While much of the conversation is dominated by heightened technology security risks as organisations transform their environments to adopt Cloud solutions, there are other areas in which organisations face equally critical risks, such as alarm technology and alerting. Here, too, organisations across a wide range of sectors need to adapt to a changing environment in order to ensure best practice and legal compliance.
According to a recent study, the global alarm monitoring market is expected to grow at a compound annual growth rate (CAGR) of 6.07 per cent through to 2024.1 The specifics behind the expected increase vary by sector, but the ultimate reason remains the same – the desire to mitigate risk by having faster response times, fewer errors, and more robust threat monitoring. As one report noted in arguing for the need to improve alarming technology in health care: “Poorly optimised, clinical alarm activity can affect patient safety and may have a negative impact on care providers, leading to an inappropriate alarm response time due to the so-called alarm fatigue (AF). Ultimately, consequences of AF include missed alerts of clinical significance, with substantial risk for patient harm and potentially fatal outcomes.”2
Another area brought into sharp focus in Australia this year is fire, as bushfires across the country rage out of control. Australia has strict compliance requirements around fire safety and evacuations, and in the event of an incident, businesses need to demonstrate compliance. Part of being compliant includes an up-to-date and progressive messaging system.
At the heart of modern alerting systems are unified communications (UC) platforms, which combine presence and focus on reachability. An alerting system will instantly fail as a risk mitigation strategy if the alerts are being directed to the wrong place, or aren’t being monitored. Ensuring the entire organisation’s IT environment is structured to direct alerts to where they are needed is the first step to modernising an alerting system.
“Using unified communications and IP telephony technologies, we expect to lower our operating costs, and increase the overall efficiency of the Trust,” Mark England, director of IM&T Luton & Dunstable Hospital NHS said while explaining why the organisation adopted Unify’s OpenScape Alarm Response Professional V4 (OScAR) solution. “Ultimately, this means we can deliver a superior service to our patients, which remains the overriding objective for all the Trust’s investments.”
The success of alerting systems moving into 2020 and beyond will be in understanding the changing ways in which organisations are communicating. Voice and email are being replaced by more immediate technologies, messaging and video, and those solutions are being wrapped up in automation and AI. As an Aragon Research report states:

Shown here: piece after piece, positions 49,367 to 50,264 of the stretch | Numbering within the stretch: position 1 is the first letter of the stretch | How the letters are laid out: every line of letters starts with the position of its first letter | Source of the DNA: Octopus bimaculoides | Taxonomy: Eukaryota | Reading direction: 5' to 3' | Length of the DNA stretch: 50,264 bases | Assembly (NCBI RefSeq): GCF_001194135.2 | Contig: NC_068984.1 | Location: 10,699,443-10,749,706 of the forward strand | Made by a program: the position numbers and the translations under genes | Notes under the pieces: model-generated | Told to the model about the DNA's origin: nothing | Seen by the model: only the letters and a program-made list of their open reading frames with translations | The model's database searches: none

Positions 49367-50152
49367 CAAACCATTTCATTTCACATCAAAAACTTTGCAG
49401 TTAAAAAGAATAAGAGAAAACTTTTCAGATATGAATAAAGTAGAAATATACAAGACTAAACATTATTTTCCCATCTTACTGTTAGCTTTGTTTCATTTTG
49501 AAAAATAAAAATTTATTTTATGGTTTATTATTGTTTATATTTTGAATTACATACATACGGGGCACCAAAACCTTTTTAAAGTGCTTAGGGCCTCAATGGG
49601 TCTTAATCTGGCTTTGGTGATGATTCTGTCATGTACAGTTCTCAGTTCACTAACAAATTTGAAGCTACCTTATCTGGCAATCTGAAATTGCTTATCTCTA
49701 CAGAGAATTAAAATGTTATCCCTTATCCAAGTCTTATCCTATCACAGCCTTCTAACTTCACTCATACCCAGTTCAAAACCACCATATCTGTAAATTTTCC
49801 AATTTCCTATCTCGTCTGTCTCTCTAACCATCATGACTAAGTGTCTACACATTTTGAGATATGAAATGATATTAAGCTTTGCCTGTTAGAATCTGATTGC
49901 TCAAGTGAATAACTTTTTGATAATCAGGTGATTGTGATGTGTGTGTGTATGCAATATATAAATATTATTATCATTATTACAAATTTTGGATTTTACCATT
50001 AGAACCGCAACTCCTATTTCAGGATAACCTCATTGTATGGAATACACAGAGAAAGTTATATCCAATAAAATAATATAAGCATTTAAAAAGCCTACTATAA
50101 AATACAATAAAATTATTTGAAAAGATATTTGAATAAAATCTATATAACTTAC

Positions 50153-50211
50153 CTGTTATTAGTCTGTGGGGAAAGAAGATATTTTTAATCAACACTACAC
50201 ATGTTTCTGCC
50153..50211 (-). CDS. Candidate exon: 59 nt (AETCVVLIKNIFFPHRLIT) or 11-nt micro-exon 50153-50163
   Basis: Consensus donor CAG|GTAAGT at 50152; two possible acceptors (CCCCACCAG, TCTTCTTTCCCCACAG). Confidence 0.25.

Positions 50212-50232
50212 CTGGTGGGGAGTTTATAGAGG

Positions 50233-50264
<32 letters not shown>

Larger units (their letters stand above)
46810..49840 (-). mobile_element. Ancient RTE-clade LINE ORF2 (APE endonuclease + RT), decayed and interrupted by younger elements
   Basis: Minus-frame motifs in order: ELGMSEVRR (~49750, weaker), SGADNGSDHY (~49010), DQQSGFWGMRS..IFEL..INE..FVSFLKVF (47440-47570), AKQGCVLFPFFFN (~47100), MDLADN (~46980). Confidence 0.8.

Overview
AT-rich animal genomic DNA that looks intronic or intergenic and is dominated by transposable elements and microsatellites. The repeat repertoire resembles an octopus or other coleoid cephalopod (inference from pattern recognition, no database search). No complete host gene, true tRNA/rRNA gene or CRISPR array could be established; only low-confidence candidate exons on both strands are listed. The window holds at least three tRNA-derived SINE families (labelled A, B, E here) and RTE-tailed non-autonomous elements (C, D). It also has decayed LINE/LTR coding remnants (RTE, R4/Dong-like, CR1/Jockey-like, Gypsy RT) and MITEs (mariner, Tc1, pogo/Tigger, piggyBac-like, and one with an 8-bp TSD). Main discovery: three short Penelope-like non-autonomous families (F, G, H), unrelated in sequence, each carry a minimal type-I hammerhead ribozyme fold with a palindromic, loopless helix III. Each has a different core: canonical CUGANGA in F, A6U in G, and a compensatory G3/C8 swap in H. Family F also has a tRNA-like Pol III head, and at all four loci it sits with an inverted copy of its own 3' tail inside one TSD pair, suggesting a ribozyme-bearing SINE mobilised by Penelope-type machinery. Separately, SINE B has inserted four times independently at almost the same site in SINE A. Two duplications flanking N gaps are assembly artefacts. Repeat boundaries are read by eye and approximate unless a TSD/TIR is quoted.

“Voice and email communications are still the primary modes of interaction within the enterprise today, but messaging is closing in on email. Enterprises, however, are still in the process of establishing an enterprise standard.”3
Asking the right questions
Structuring a solution around effective monitoring and alerting requires an organisation to ask these questions:
- What is our appropriate alerting?
- How quick do we need to react?
- Who is able to help?
- Who needs to be informed?
- How time-critical is the alerting?
- How do we know the right people received the alerting instructions?
- Which alerting procedures can be safely automated?
- What kind of risks can arise?
- Are there any legal requirements to follow?
- Who logs all of these activities?
- Who is ultimately responsible for the automated alarm plan – and how is this managed from an IT perspective?
Organisations need to be able to answer all of these questions in determining whether they have an adequate emergency response plan. However, the specifics of those answers can vary substantially between sectors.
For financial services, this might result in a combination of red button alarm/silent alerting for the tellers, through to camera monitoring. Food production and logistics might need a monitoring solution to detect and evacuate early in the event of pollutant leakages or fires. Airports might require a combination of monitoring and tracking of service teams, co-ordination across tarmac and building, and the integration of both security and disaster response systems.
Most environments face multiple potential alarm scenarios, and resolving them is a matter of consistency and cohesiveness – which means making sure they can all be fed into a single system with reliable crisis workflow.
OScAR has been structured to provide a critical gateway and feed across all alarm scenarios, with monitoring and automated alarming procedures delivered to the right people who can subsequently confirm the management of risk, without an interruption to the flow of critical information.
Due to the strength of this solution, Unify has been placed in the Aragon Research “Leader” quadrant for its ability to help organisations deal with the escalating technology risks around emergency and disaster response and alerting. Risk mitigation is a matter of being able to operate in real time, and feed the messaging to the right people, as efficiently as possible. In other areas of technology-based risk mitigation, there are substantial fines for non-compliance. With time critical communication events, lives might be at stake, and that’s why it’s so important organisations get it right.
For more information on implementing systems with real-time communication workflow processes – essential in the event of an emergency, contact the experts on OpenScape Alarm Response, Atos Australia.
3 Report (supplied by client)